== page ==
Susan K. Carpenter
Public Defender of Indiana
Cynthia Maricle Russell
Deputy Public Defender
Attorneys for Appellee
Attorney General of Indiana
Michael K. Ausbrook
Deputy Attorney General
Susan K. Carpenter
GARRY T. SEAY,
Appellant (Petitioner below),
STATE OF INDIANA,
Appellee (Respondent below).
) Supreme Court No.
) Court of Appeals No.
Garry Seay seeks post-conviction relief from a trial court's determination that he was a habitual criminal. His claim arises under Article I, § 19, of the Indiana Constitution: "In all criminal cases whatever, the jury shall have the right to determine the law and the facts."
In a bifurcated proceeding, Seay was convicted of two counts of dealing in drugs and
then found to be a habitual offender.See footnote
During the habitual offender phase, the court in
structed the jury that it was the judge only of the facts, and that it was restricted to determin
ing the facts only and not the law. Seay was found guilty of being a habitual offender,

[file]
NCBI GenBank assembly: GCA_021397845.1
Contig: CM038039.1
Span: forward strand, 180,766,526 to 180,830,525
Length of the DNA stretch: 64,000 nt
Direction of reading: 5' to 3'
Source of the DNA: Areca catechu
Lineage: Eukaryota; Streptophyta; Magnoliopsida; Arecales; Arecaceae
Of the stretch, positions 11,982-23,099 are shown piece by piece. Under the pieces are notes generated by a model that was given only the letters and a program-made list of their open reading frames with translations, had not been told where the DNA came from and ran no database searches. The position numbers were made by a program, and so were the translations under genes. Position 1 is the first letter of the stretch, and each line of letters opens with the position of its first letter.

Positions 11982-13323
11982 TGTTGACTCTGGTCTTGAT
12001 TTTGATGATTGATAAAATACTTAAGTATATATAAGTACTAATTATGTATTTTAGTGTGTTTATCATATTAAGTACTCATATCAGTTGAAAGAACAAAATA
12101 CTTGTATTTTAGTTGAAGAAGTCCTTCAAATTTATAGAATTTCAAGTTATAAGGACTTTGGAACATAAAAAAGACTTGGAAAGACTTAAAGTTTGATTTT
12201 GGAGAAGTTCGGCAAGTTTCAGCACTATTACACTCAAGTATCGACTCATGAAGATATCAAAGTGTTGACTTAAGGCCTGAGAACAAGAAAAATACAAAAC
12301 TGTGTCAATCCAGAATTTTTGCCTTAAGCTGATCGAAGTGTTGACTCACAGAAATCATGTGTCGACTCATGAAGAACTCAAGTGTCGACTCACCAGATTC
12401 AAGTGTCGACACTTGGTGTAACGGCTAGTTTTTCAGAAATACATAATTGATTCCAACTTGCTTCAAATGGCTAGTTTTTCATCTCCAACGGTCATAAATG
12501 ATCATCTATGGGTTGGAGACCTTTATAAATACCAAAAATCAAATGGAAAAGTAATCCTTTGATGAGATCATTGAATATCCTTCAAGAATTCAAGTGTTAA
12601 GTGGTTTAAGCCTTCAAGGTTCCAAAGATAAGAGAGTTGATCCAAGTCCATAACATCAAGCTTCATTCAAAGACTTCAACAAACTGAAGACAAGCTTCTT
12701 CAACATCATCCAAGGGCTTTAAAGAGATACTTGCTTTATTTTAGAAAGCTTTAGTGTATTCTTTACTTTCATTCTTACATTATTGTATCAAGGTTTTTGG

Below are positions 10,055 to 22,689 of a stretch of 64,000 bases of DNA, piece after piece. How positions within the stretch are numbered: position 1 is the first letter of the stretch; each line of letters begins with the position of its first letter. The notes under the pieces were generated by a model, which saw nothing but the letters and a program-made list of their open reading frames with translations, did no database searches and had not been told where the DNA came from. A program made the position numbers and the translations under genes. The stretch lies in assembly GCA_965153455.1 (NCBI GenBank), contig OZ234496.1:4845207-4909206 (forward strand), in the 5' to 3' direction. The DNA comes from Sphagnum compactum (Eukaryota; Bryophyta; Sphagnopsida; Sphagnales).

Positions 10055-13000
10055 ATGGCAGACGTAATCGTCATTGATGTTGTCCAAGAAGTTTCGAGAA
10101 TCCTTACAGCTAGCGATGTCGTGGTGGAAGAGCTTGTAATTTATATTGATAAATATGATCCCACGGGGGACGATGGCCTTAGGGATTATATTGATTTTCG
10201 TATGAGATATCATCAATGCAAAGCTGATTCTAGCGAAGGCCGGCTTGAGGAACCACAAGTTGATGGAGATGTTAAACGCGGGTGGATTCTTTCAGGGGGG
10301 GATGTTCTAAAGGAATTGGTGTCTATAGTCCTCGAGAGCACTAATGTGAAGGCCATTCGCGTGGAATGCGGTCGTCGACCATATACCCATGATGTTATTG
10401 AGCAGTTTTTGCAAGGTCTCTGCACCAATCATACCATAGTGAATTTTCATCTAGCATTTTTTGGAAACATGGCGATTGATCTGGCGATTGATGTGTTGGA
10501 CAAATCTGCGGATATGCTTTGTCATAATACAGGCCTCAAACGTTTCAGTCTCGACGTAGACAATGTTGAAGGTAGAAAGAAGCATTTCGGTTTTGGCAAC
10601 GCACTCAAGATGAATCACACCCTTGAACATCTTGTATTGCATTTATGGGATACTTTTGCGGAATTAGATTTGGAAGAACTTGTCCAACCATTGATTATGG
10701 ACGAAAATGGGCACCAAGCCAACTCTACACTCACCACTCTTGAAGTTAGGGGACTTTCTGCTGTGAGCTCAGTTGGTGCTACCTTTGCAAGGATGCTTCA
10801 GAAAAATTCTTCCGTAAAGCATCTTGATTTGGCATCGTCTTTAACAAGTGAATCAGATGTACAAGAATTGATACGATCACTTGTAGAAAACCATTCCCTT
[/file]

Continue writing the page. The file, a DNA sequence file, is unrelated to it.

causing his sentence to be enhanced by thirty (30) years. This Court affirmed the convic
tions and sentence. Seay v. State, 529 N.E.2d 106 (Ind. 1988).
Seay now seeks post-conviction relief on two related grounds: (1) that during the habitual offender proceeding the trial court committed fundamental error in instructing the jury that the jury was the judge only of the facts and not of the law; and (2) that Seay received ineffective assistance of counsel when trial counsel failed to object to this instruc tion. The post-conviction court denied relief and the Court of Appeals affirmed. Seay v. State, 673 N.E.2d 475 (Ind. Ct. App. 1996). In so holding, the Court of Appeals concluded that (1) the trial court had erred in giving the instruction that the jury was the judge only of the facts but that (2) this error was not fundamental nor was Seay denied the effective assistance of trial or appellate counsel to which he was entitled when they failed to raise the issue at trial and on direct appeal, respectively. Id. at 480-481.
We previously granted transfer and now adopt the Court of Appeals opinion regard ing the applicability of art. I, § 19, to habitual offender proceedings and summarily affirm the Court of Appeals's findings that the error was not fundamental and that trial and appel late counsel were not ineffective.
Seay contends he is entitled to post-conviction relief because the trial court instructed the jury during the habitual offender phase of his trial that the jury was the judge of only the facts and not the law.See footnote 2 Seay argues that such instructions contradict not only art. I, § 19, of
the Indiana Constitution,See footnote
but also contradict Indiana Code § 35-37-2-2(5) (Supp. 1985).See footnote